Appellate Judge Mac McEntire lives in Plaidchapel.
Our review of Ripper Street: Series One, published March 26th, 2013, is also available.
"You are in Whitechapel now. My streets, my laws!"
The best show you're not watching creeps onto DVD with its second season on this three-disc DVD set. Ripper Street eyes Victorian England through a modernized lens, and it's quite the sight.
Facts of the Case
It's now been two years since the Jack the Ripper murders shocked all of England. While the omnipresent question of "Will the Ripper return?" no longer hangs over everyone's heads, the smoky, shadowed back alleys of Whitechapel are still a hotbed of crime, sex, murder, and weirdness.
Three men work to keep the peace—stalwart Inspector Reid (Matthew MacFayden, Anna Karenina), bare-knuckle brawler Drake (Jerome Flynn, Game of Thrones) and Jackson (Adam Rothenberg, The Ex List), a boorish American surgeon.
This episode list was found scrawled on a wall near Mitre Square…
• "Pure as the Driven"
• "Am I Not Monstrous?"
• "Become Man"
• "Dynamite and a Woman"
• "Threads of Silk and Gold"
• "A Stronger Loving World"
• "Our Betrayal," Parts One and Two
For this new season, the Ripper Street creators clearly had a mentality of "embrace the crazy." Although the show occasionally flirted with the steampunk genre last season, this year they've fully adopted a comic book/pulp adventure tone. I'm using "comic book/pulp adventure" in the highest compliment here. There's no shortage of wonderful weirdness thrown at viewers. There are masked, cloak-wearing figures lurking at night. There's an underground circus freakshow made up of generic monstrosities. There's a poison-happy fanatical death cult. There's even a kung fu fightin' Shaolin monk to go toe-to-toe with Drake. Those who desire historical accuracy might shake their fists at this show, but I say all this outlandishness works in its favor. It gives Ripper Street both an edginess and a style that is all its own.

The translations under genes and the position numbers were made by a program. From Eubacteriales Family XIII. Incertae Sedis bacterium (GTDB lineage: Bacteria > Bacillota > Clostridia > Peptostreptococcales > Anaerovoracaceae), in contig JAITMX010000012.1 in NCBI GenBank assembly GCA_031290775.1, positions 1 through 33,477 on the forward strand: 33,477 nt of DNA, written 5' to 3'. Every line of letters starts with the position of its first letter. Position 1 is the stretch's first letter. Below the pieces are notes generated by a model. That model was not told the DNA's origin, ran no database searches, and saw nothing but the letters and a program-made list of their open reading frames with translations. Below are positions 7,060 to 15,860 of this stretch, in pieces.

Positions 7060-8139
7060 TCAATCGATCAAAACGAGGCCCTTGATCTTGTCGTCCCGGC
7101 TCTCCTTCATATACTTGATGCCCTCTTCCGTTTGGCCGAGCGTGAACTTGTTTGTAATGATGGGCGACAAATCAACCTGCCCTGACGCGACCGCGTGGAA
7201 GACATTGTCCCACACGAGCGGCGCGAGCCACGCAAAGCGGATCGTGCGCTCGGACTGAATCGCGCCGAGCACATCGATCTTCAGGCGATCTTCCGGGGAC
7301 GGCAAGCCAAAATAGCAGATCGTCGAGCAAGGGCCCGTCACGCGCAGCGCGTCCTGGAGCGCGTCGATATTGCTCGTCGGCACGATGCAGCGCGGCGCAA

While the plots and cases are crazy, the writers haven't forgotten character development. Between seasons, a lot of story happened. As this one begins, we find the characters at new places in their lives. Reid's marriage has ended, and Drake is now married. After introducing the new status quo, the show makes us wait several episodes before we learn the circumstances of these events. The writers are playing the long game throughout the season, dropping hints as to the characters' relationships as they go about any given case of the week, only to pay off those hints in later episodes. There's also an ongoing arc of the heroic cops of Whitechapel butting heads with corrupt cops in the far-wealthier parts of the city. This adds a lot of tension and paranoia, as the good cops are constantly watching their backs.
As the straight-laced Reid, Matthew MacFayden is an island of calm in the center of the sea of insanity that is Whitechapel. Reid might not be as tough as Drake or as outrageous as Jackson, but he commands any scene he's in by mere presence. There's never any question that Reid is the man in charge, and that's thanks to MacFayden's strong, consistent performance. Once we get into the story of what happened (or didn't happen) to his wife, Reid gets a few moments to drop the staunch cop act, and we see just how emotionally tortured this guy is.